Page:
5. Maria Zheleznova article headlined "Look-alike hinders Navalny" says that the Russian Justice Ministry has suspended the registration of protest leader Alexei Navalny's party People's Alliance; p 3 (500 words).
6. Polina Khimshiyashvili report "Sixth premier after war" says that the government of South Ossetia has been dismissed; p 2 (700 words).
7. Anton Oleynik report "Search for form" comments on the situation in Ukraine and on clashes in Kiev, in particular; p 7 (950 words).
1. Tatyana Shirmanova article headlined "Officials to be replaced every five years" says top Russian officials are to be rotated every five years; pp 1-2 (686 words).
2. Petr Kozlov article headlined "Golos temporarily gives up foreign funding" says a large number of Russian NGOs will do without foreign funding if the Kremlin regularly allocates grants for them; pp 1, 3 (491 words).
3. Yelena Teslova article headlined "Alexei Kudrin to be involved in drafting investment ratings of regions" says a new body to measure the investment attractiveness of Russian regions will be set up in March. Former Finance Minister Alexei Kudrin will be involved in making the ratings; pp 1, 4 (496 words).
4. Andrei Gridasov report "Anatoly Serdyukov to be granted amnesty on all counts" says that lawyers of former Defense Minister Anatoly Serdyukov, who is charged with negligence, have denied reports that the investigation intends to change the charges brought against him into abuse of office; pp 1, 4 (650 words).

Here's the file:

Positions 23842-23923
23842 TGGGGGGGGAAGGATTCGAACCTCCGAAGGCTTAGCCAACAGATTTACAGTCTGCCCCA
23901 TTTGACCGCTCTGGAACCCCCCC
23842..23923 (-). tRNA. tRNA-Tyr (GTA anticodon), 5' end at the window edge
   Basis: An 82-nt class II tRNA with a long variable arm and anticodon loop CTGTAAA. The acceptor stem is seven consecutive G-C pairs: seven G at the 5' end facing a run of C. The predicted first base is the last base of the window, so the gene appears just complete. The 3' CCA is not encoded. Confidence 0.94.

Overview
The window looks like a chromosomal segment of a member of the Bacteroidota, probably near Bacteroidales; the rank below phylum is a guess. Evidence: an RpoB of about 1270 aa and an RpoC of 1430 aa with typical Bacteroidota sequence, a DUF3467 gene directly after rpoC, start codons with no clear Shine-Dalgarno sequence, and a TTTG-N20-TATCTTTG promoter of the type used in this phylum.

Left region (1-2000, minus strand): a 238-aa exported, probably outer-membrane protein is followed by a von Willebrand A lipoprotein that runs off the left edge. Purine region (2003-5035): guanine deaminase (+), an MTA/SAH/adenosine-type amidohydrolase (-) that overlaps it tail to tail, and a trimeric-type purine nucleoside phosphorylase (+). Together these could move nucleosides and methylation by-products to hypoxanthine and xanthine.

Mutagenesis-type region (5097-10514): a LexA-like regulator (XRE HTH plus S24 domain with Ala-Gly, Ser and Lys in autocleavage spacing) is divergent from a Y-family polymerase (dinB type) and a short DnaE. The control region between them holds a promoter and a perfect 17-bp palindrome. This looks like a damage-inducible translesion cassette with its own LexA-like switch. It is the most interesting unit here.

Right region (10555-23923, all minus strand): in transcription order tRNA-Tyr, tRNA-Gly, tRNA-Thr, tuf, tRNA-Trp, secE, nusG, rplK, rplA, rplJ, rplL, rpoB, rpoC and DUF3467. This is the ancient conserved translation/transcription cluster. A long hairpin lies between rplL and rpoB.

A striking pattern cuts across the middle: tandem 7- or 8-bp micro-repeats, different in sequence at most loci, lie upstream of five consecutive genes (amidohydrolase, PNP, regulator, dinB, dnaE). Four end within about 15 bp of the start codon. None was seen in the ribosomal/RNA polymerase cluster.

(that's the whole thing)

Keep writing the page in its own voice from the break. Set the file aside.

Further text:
5. Pavel Panov report "Education Ministry supports military training at higher educational institutions" says that the Education Ministry has supported the initiative of Defense Minister Sergei Shoigu to organize military training for students without making them serve in the army; pp 1, 3 (900 words).
6. Alexei Krivoruchek report "Facilities for scrapping chemical weapons to be switched to conventional ammunition" says that after the completion of the program to scrap Russian chemical weapons, all five facilities where the arms were scrapped will be used to scrap conventional weapons; p 3 (600 words).
7. Yury Matsarsky and Dinar Shakirov article headlined "Give Maidan to Yanukovych" reports on the situation in Kiev where the opposition has split into a small group of peaceful protesters and a large group of rioters; p 7 (595 words).
8. Konstantin Volkov article headlined "Syrian opposition falling apart" says Russia and the U.S. are trying to find a way out of the deadlock with the organization of the international peace conference on Syria as the National Coalition of the Syrian Revolutionary and Opposition Forces has refused to take part in the conference after Iran was invited to join the event; p 7 (564 words).
9. Maxim Kononenko report "Maidan cannot be completed. Only stopped" comments on the situation in Ukraine; p 9 (800 words).
1. Irina Nevinnaya article headlined "Worse and worse" reports on the controversy caused by the State Duma's plans to impose hourly pay in Russia. Some employees are worried that their managers will use the new scheme to cut their wages; pp 1, 4 (930 words).
2. Roman Markelov article headlined "Checkmate in three moves" says the Central Bank has stripped three more banks of their licences; pp 1-2 (826 words).